Association of Commonwealth Archivists and Records Managers

 About  Governance  Activities  Contact  Members Home

Projects



Old Parliament House

Singapore

The old Parliament House, a legacy left behind by the British, is Singapore’s oldest government building and one of the places visitors to the city want to visit. It’s history goes back to the early 19th century when a Scottish merchant based in Java, John Argyle Maxwell, obtained permission to build a house on a plot of land between High Street and the Singapore River. Maxwell was one of the three magistrates in the Settlement of Singapore. The palatial private residence of Maxwell was a reflection of the economic boom and vibrancy of the period as trade bustled, and more people came to settle and work here.

The neo-Palladian style of the building was designed by G. D. Coleman and highly fashionable and popular among the British colonialists that time. Maxwell’s House reflected that style of architecture with its generous porticos, courtyard gardens, large windows and doors, verandahs and tall ceilings. The original design of the building progressively diminished as a result of major alterations and enlargements between 1874 and 1954.

Maxwell’s house was however, never used as a residence as it was originally intended. Before its completion, the building was leased to the British colonial government and when it was ready in 1827, it housed the court and various government offices. The central tower, which we still see today, was perhaps used as a lookout tower for ships. In 1839, a single storey building was added, and this became the new Court House. When the new Supreme Court building was completed in 1939, the old Court House was relinquished of its judiciary function. The building was then used as a government storehouse and as the Department of Social Welfare, before becoming semi-derelict.

In 1953, the Colonial Office appointed a constitutional Commission headed by Sir George Rendel to propose a new political structure to pave the way for Singapore’s self-government. The result was the Rendel Constitution, which provided for a Legislative Assembly with an elected majority and a ministerial form of government. The former Court House building was chosen to house the new Legislative Assembly of Singapore and renovations were carried out to restore the building to its pre-1901 conditions. On 7 July 1954, Sir John Nicoll declared the restored Assembly House open.

The beginnings of Singapore’s own parliamentary framework came into practice with the first multiparty elections for a legislative assembly held in 1955. The Labour Front formed the government and its leader David Marshall, was sworn in as the first Chief Minister of Singapore. Following independence in 1965, the Legislative Assembly of Singapore was renamed the Parliament of Singapore and the building was renamed Parliament House.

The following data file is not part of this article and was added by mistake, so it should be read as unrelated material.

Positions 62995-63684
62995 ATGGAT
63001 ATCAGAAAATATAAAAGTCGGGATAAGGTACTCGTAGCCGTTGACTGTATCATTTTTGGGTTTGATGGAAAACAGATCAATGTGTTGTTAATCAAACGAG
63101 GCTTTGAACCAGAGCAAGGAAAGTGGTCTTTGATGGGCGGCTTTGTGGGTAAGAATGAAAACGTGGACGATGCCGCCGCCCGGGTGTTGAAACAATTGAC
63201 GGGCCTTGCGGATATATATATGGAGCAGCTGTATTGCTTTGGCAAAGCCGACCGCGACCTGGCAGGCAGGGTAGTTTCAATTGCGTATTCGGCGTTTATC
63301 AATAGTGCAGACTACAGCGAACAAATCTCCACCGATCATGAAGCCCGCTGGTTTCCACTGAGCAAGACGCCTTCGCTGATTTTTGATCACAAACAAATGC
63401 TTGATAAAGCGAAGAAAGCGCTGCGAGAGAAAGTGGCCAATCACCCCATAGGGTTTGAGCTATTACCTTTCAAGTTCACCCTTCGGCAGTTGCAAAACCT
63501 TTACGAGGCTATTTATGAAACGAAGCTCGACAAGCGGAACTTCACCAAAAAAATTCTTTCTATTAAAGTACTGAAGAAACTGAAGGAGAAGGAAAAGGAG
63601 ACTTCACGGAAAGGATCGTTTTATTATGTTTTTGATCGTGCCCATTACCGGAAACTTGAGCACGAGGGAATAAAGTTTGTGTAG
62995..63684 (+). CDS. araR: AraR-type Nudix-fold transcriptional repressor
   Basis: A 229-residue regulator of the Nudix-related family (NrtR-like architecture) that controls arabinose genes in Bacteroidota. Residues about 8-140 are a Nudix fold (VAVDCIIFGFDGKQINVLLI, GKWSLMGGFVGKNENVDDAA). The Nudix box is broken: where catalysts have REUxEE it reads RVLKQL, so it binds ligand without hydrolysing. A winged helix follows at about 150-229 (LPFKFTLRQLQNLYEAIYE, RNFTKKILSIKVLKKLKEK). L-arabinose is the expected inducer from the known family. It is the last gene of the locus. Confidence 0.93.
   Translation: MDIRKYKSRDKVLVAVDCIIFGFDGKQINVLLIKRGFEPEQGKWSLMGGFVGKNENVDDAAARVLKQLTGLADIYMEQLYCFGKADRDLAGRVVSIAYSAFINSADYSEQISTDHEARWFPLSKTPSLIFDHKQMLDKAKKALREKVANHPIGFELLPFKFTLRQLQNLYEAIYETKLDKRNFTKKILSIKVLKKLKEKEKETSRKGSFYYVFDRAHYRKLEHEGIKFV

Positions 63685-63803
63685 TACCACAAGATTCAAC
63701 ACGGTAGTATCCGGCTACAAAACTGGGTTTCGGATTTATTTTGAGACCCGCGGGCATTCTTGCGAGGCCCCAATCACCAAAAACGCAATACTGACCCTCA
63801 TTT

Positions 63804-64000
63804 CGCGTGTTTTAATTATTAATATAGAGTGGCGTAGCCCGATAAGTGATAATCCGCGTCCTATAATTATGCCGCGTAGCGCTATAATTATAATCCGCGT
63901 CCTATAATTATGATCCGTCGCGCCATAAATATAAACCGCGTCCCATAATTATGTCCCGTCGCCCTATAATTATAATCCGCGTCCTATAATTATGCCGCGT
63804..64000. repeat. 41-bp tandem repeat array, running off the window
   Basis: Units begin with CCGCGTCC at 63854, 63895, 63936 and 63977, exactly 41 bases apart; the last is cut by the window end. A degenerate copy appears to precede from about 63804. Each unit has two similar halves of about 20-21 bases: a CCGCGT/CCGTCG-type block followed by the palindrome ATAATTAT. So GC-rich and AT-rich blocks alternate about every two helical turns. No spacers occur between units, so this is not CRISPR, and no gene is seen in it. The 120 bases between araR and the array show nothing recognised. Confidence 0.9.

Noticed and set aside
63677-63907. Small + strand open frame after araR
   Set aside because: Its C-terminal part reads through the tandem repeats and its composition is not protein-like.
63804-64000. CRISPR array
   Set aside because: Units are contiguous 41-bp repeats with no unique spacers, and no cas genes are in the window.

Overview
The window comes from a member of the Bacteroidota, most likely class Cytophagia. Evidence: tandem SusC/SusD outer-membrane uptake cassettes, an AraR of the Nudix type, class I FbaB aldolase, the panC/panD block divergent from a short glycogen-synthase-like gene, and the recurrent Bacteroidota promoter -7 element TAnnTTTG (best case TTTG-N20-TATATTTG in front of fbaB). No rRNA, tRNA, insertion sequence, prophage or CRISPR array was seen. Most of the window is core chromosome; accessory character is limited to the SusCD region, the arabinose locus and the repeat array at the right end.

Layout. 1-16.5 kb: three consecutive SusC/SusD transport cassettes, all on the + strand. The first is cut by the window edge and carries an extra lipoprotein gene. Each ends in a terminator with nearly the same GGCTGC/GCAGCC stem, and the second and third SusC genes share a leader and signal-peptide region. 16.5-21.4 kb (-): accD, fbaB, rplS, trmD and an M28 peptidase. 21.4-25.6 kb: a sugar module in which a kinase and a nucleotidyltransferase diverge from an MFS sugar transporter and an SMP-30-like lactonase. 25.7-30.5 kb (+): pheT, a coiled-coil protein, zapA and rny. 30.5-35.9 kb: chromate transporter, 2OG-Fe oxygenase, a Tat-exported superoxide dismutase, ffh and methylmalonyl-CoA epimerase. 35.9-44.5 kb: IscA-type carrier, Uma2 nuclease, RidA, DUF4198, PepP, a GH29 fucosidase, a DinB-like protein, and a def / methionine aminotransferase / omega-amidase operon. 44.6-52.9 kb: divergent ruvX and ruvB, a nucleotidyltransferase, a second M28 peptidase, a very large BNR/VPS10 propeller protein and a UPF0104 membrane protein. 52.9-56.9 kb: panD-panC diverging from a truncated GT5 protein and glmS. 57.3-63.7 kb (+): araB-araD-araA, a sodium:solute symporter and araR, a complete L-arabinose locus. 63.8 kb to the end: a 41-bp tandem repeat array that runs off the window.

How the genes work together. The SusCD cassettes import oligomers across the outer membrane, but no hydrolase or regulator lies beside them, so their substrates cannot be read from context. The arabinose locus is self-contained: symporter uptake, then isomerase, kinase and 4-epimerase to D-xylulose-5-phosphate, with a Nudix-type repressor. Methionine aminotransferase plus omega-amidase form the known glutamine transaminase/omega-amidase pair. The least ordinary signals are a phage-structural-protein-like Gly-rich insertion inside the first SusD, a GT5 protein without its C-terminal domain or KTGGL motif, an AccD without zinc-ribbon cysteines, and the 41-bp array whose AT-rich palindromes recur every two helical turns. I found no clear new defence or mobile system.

One prominent landmark on the grounds of old Parliament House is the bronze elephant presented by King Chulalornkorn of Siam on his visit in 1872. This statue was originally placed in front of the Victoria Memorial Hall where the Raffles statue now stands. In 1919 when Singapore celebrated the centenary of its founding, the bronze Elephant statue was moved to its current location.

One important symbol of Parliament is the mace that was inherited from the First Legislative Assembly in 1955 when Singapore was still a British colony. The mace symbolises the inviolable authority of Parliament and the Speaker. Without it, the House cannot be constituted and no proceedings can take place.

Another structure that symbolises the link between the Singapore Parliament and the United Kingdom is the 'Tudor Rose' - a rose-shaped stone structure presented by Her Majesty’s Government to the Singapore Government on 15 December 1955. The fabric of the structure was from the Victoria Tower of the Palace of Westminster.

Old Parliament House remained the seat of the Legislature until September 1999 when a new $80 million Parliament complex was completed next to the old building. The three-block complex has a built-up area of 19,800 sq.m. In addition to the Parliament Chamber, the complex also house an educational gallery for students and a theatrette.



Posted: 10/22/2012 (11:19:31 AM)


^   Copyright © 2007-2015 Association of Commonwealth Archivists and Records Managers (ACARM). All rights reserved